important to be smart about our non-conference matches because we play in the best basketball league outside of the NBA. We need to build momentum early in the season so that when we reach conference play, we’re ready to compete for an ACC title or to do well in the conference tournament. YOU WON A NATIONAL CHAMPIONSHIP AS A PLAYER AT THE UNIVERSITY OF ARIZONA AND STUDIED UNDER LUTE OLSON AND JOHN CALIPARI AS AN ASSISTANT COACH. WHAT DID YOU LEARN ABOUT PROGRAM BUILDING FROM THESE LEGENDARY COACHES? PASTNER: Both Coach Olson and Coach Calipari are in the Basketball Hall of Fame, and deservedly so. I worked for two elite guys and I learned a number of things from both. But I can’t be either one of them—I can’t even be a combination of the two of them. I have to be Josh Pastner. I have to be comfortable in my own skin. I evolved under their tutelage, but I also grew tremendously during my time on my own as head coach at Memphis. I learned that the No. 1 thing in being a good leader—a good coach—is self-awareness. I know what my strengths are, and the good Lord knows the thousands of weaknesses that I have. When I hired my staff, I consciously brought in people with the strengths to help me with my weaknesses. To be part of a team that’s won a national championship in college basketball is such rarefied air these days that only a few people know what’s involved with that achievement. I understand the blueprint of what it takes to get there. And as much as this is going to be a new and unprecedented journey for me—building a program from the ground up— I’m excited about the challenge. YOU’RE REGARDED AS A SAVVY RECRUITER. WHAT’S CORE TO YOUR RECRUITING PROCESS? WHAT DO YOU DO DIFFERENTLY THAN OTHER COACHES? PASTNER: The most important thing to succeeding in recruiting is that you have to enjoy it. You have to embrace it. I’ve been in attack mode since I was an assistant coach hitting the recruiting trail during my early days in Arizona. I believe in the word “attack” when it comes to recruiting. It means you’re owning it.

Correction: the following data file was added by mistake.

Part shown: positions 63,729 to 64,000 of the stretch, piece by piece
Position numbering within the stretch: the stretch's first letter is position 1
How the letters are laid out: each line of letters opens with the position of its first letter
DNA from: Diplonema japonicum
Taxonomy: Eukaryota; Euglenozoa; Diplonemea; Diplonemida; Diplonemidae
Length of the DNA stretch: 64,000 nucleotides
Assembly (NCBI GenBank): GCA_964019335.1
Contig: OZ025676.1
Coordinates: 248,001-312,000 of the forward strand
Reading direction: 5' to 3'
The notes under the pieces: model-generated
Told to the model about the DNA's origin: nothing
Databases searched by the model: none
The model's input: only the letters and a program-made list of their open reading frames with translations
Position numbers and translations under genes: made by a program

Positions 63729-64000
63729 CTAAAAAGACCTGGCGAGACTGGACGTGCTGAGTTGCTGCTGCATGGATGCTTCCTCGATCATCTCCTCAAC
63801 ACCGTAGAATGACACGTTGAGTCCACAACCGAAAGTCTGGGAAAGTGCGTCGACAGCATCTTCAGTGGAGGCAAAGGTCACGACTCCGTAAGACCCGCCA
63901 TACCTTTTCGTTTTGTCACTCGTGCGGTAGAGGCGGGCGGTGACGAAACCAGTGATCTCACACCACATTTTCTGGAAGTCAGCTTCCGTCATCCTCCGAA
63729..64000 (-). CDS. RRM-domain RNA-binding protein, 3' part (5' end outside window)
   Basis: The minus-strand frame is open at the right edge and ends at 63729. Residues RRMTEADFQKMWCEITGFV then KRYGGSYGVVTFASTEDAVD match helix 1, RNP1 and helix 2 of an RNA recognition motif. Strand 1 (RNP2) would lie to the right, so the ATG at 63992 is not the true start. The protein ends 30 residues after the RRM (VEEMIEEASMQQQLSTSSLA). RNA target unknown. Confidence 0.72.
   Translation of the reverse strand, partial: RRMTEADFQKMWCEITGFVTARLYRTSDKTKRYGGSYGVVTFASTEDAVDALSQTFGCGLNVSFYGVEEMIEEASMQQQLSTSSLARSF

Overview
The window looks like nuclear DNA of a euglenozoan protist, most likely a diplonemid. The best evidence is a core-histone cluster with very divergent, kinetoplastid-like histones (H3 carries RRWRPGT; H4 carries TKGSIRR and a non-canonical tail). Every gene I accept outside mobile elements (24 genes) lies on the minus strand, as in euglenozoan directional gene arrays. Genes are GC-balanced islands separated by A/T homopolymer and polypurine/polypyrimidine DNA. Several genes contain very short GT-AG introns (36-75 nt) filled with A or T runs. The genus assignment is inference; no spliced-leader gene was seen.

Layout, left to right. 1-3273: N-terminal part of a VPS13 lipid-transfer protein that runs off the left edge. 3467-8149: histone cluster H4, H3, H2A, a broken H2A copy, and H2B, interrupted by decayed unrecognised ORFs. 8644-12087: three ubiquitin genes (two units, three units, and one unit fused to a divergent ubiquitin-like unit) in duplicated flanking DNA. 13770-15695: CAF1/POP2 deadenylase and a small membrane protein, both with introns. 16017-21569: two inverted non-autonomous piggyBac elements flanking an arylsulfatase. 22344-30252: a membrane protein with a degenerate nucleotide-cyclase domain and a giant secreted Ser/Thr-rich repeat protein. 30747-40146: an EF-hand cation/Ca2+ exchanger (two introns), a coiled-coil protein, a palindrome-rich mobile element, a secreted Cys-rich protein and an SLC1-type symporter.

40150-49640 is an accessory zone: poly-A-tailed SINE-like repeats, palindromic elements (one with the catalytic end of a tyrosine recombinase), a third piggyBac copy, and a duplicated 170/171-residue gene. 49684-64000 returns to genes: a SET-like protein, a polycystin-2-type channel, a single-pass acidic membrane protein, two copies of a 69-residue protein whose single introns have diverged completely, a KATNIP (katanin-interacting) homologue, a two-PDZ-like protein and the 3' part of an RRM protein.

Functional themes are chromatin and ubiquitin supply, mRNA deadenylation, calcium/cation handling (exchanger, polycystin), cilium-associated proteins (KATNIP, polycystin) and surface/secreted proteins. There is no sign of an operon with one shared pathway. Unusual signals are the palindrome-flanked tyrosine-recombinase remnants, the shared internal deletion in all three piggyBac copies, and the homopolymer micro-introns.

COMBINED NUMBER of home games the Georgia Tech men’s and women’s basketball teams will play this season

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NUMBER OF SEASONS former Georgia Tech baseball player, Mark Teixeira, played before announcing his retirement this year

During a timeout, Pastner tries to rally the Yellow Jackets squad during a tough non-conference match against the Ohio Bobcats.

But it’s also important to know when to back off on recruiting a specific player, to know when to get out and move elsewhere. If you’re number five or six on the list for a top player, you’re often better off focusing on someone who’s almost as good whom you have a better chance of landing. There’s nothing good about finishing second place in recruiting a player. The clincher is follow-up and follow-through. When I tell a recruit I’m going to do something, I’m really careful with the words I use and I make sure that I’m able to back them up. Otherwise, I’d lose all credibility. WHAT HAVE BEEN YOUR BIGGEST CHALLENGES IN RECRUITING IN THE ACC AND FOR GEORGIA TECH SPECIFICALLY? PASTNER: Being in the ACC, first of all, opens up a lot of doors. Kids want to play in the ACC, not only because it’s the best of the best, but also because of the sheer amount of media exposure. As for Tech, we’re right smack dab in the middle of a major city like Atlanta which is as dynamic a place as there is in the entire country. There are tons of great players locally to go after. And Tech’s academics are a huge selling point for players who are serious about getting a great education. However, there are some challenges, too, because there are many great prospects who don’t fit the Georgia Tech mission or mold. That means we have to find the right fit both in terms of basketball and academics. WHAT TRAITS DO YOU LOOK FOR FIRST WHEN RECRUITING STUDENT-ATHLETES?

Danny Karnik

PASTNER: Purely in terms of basketball skills, I look for guys who can play on the perimeter and flat out put the ball in the basket, shoot threes. As a coach, you can never have enough scorers. But what I really want are guys who are driven—gym rats with a distinct distaste for losing. It’s a perfect fit with that Georgia Tech mentality and work ethic we first talked about. I want them to hurt inside when they lose in a practice drill to one of their teammates. I want them to be upset when they lose in a pickup game. I want them to want to win every time they play.